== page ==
Salaam-Shalom is harmony with the Creator.

This is spiritual transformation.  True peace starts with the Creator.  Christians believe this.  Muslims believe this.  Most Indigenous Peoples believe this.  Christians and Muslims definitely have to delineate and have dialogue with each other on how peace with God can be experienced.  For us Christians, it’s through faith in Jesus Christ.  For our Muslim friends, it’s through following the Five Pillars of Islam.[1]

Christians are called to worship God alone, not to worship God & Mammon.  In the biblical narrative, the proper name of God, YHWH means I am who I am or I will be who I will be.  In the Jewish tradition, the proper name of God must not be uttered; instead, they substitute the term The LORD to refer to YHWH.  This is important because it emphasizes the reality that the Creator-God is eternally present but cannot be grasped totally by any human being.  God is with us, immanent; but God is also transcendent and cannot be manipulated based on human wants and needs.  To worship God means to acknowledge God to be at the highest position in our value system; thus, worth-ship.  A community who worships YHWH recognizes that no persons or objects can be acknowledged to be at the highest position in the community’s value system and the community’s understanding of reality.  For YHWH-worshippers, God is the Ultimate Reality.  No attachments to persons and things, no other gods, no idolatry.  Even our conception of God, including my notion of God as Ultimate Reality, even our most sophisticated theology, cannot be an object of attachment.  The worship of God allows people to relate with God with freedom and liberation from any attachments.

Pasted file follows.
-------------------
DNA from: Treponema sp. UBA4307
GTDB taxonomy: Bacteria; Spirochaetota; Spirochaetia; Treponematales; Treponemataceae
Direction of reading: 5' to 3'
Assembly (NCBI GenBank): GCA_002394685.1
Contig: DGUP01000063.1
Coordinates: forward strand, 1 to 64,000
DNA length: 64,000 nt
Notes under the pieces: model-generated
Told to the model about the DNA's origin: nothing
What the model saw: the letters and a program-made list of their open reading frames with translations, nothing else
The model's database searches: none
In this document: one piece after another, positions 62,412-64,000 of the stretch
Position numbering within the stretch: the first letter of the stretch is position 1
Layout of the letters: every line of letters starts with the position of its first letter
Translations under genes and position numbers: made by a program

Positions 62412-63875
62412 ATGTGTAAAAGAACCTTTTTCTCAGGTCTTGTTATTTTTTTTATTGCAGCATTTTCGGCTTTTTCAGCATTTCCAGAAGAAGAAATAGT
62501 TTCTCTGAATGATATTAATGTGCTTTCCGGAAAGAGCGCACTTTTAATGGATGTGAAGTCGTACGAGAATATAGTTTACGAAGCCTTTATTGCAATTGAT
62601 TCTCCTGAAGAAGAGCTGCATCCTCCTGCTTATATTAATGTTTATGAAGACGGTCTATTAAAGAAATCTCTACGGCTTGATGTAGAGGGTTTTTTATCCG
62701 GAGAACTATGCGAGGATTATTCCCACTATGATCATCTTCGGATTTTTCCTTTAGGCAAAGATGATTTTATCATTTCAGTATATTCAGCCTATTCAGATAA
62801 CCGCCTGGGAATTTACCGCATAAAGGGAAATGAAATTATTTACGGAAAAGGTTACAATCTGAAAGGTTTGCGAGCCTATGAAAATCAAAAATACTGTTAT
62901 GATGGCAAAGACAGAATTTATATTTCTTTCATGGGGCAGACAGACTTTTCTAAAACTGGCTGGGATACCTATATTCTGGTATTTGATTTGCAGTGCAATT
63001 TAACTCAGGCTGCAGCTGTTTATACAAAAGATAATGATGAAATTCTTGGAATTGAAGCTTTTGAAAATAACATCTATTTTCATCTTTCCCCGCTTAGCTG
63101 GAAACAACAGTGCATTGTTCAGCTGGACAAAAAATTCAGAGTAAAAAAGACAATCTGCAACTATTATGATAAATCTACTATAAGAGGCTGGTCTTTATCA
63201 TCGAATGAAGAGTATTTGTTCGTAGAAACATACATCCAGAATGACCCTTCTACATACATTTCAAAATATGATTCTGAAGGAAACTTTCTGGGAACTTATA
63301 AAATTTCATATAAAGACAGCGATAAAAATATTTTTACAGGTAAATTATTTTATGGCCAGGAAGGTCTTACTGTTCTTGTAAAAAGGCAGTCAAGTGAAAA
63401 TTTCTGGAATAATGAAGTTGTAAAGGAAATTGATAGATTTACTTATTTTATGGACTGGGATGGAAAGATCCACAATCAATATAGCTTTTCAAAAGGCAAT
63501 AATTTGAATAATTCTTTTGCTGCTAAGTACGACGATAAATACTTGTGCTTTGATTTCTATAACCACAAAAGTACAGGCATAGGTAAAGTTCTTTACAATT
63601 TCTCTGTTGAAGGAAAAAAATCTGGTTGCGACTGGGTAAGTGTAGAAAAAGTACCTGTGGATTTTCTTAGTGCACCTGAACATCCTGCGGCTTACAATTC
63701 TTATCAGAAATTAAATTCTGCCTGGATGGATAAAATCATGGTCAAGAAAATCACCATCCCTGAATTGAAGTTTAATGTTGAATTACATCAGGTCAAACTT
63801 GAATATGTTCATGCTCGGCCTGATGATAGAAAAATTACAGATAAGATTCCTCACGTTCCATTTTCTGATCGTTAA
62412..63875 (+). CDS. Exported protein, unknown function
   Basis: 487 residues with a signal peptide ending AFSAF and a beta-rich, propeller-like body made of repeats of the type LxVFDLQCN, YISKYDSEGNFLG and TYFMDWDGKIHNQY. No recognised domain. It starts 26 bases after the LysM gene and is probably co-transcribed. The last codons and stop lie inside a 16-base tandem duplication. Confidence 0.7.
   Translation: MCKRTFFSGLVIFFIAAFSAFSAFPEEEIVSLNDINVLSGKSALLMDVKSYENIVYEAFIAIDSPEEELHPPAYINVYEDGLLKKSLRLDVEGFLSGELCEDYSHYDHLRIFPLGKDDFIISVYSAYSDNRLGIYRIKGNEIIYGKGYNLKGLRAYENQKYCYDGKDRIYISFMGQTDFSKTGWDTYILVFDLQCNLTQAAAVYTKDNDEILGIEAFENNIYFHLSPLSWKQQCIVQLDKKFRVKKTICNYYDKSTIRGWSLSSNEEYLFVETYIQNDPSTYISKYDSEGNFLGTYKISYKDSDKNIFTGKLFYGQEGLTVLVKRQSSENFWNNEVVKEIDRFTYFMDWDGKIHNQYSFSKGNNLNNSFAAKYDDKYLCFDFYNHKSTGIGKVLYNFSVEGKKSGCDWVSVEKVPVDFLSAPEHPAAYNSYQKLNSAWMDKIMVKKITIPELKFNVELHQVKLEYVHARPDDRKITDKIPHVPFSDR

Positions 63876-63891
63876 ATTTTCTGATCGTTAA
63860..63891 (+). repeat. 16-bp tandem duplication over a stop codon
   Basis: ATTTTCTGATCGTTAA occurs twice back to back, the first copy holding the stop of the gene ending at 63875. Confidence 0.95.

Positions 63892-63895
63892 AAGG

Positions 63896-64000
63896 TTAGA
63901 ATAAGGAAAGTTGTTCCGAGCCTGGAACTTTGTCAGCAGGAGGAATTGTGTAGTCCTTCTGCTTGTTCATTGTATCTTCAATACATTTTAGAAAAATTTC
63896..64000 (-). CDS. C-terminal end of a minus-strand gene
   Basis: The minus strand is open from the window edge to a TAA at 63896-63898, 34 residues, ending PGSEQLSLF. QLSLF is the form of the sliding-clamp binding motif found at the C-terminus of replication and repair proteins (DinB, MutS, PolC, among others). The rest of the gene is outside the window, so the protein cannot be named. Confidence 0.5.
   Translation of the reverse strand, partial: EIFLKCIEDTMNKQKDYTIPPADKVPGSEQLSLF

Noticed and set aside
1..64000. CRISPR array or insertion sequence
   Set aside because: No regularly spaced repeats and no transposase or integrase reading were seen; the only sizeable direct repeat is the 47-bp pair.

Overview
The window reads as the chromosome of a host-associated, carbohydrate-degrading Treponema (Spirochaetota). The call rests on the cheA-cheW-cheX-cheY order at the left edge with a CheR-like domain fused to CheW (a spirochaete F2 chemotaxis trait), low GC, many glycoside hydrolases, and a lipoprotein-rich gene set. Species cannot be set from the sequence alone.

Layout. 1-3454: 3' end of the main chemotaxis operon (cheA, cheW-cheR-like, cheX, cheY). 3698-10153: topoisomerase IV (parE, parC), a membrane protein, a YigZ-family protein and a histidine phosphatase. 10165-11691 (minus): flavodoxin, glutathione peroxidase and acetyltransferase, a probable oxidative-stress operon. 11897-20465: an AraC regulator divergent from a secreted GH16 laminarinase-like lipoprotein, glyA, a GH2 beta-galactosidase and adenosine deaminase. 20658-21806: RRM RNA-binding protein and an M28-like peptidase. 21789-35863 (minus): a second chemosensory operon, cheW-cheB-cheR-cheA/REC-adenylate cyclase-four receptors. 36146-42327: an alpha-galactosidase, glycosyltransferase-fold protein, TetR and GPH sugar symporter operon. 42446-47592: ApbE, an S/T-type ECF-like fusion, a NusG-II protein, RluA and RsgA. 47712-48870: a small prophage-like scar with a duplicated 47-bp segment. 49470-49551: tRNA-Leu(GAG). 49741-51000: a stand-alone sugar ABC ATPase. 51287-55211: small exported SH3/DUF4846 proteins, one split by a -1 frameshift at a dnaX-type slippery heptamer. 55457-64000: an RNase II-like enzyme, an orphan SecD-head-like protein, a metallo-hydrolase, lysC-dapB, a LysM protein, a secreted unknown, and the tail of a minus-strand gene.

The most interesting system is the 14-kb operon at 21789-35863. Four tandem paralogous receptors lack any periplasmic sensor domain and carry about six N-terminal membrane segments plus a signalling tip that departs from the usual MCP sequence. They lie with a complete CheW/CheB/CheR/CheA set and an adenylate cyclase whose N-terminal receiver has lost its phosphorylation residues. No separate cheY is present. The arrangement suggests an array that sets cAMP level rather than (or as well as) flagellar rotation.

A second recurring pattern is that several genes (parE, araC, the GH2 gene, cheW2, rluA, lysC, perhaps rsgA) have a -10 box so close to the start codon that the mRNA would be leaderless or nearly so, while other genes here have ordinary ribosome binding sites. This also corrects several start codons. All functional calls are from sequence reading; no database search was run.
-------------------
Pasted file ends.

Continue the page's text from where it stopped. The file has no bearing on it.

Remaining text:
The worship of Mammon necessarily puts money, wealth, and property as the highest position in the value system of a person or a community.  Mammon-worship is necessarily expressed through an explicit and intentional attachment to things that, in the process, Mammonism actually reduces people to things by seeing their value merely as extrinsic—that is, based on exchange value.  For example, in Mammon’s value system, human beings are seen as mere human resources measurable by their dollar amount per time of work.  Thus, the worshippers of Mammon tend to thingify people.  When this is the case, people are sacrificed to the altar of money, wealth, and property.  It becomes easy to oppress and exploit people when they are seen as things.

Harmony with God is acknowledging God as the Ultimate Reality.  The other aspects of our life’s reality are subordinated to God.  The statement of Jesus in Matthew 6:24 is a call to reorder the lives of his followers based on the awareness that God is Ultimate Reality.  In globalism, Mammon—wealth and property—is considered as the ultimate reality and the highest category in its value system.  When a commitment to God is made, such commitment necessarily requires the reordering of wealth and property as subordinate to God-Reality.  It means renouncing Mammon as god.  In the same token, when a commitment to Mammon is made, then Mammon becomes the highest category in one’s value system and God is reordered as subordinate to wealth and power.  Commitment to both is not possible.  There can only be one Ultimate Reality.  God-Reality does not allow other claims of ultimate reality; hence, other claimants are false claims.  Commitment to false claims of reality is idolatry.

But even those who claim that they are committed to God-Reality and that wealth and power is subordinated to God-Reality, the temptation to equalize God and Mammon in our hearts is a day-to-day struggle.  When we are lulled into this compromise, the tendency is idolatry.  The value system of the church—its attitude towards wealth and property—must be evaluated in the light of God-Reality.  The church’s value system, especially those who are in the affluent communities and societies, must go through this Reality check.

[1] (a) Iman—faith or belief in the Oneness of God and the finality of the prophethood of Muhammad; (b) Salah—establishment of the daily prayers; (c) Zakah—concern for and almsgiving to the needy; (d) Sawm—self-purification through fasting; and, (e) Hajj—the pilgrimage to Makkah for those who are able.

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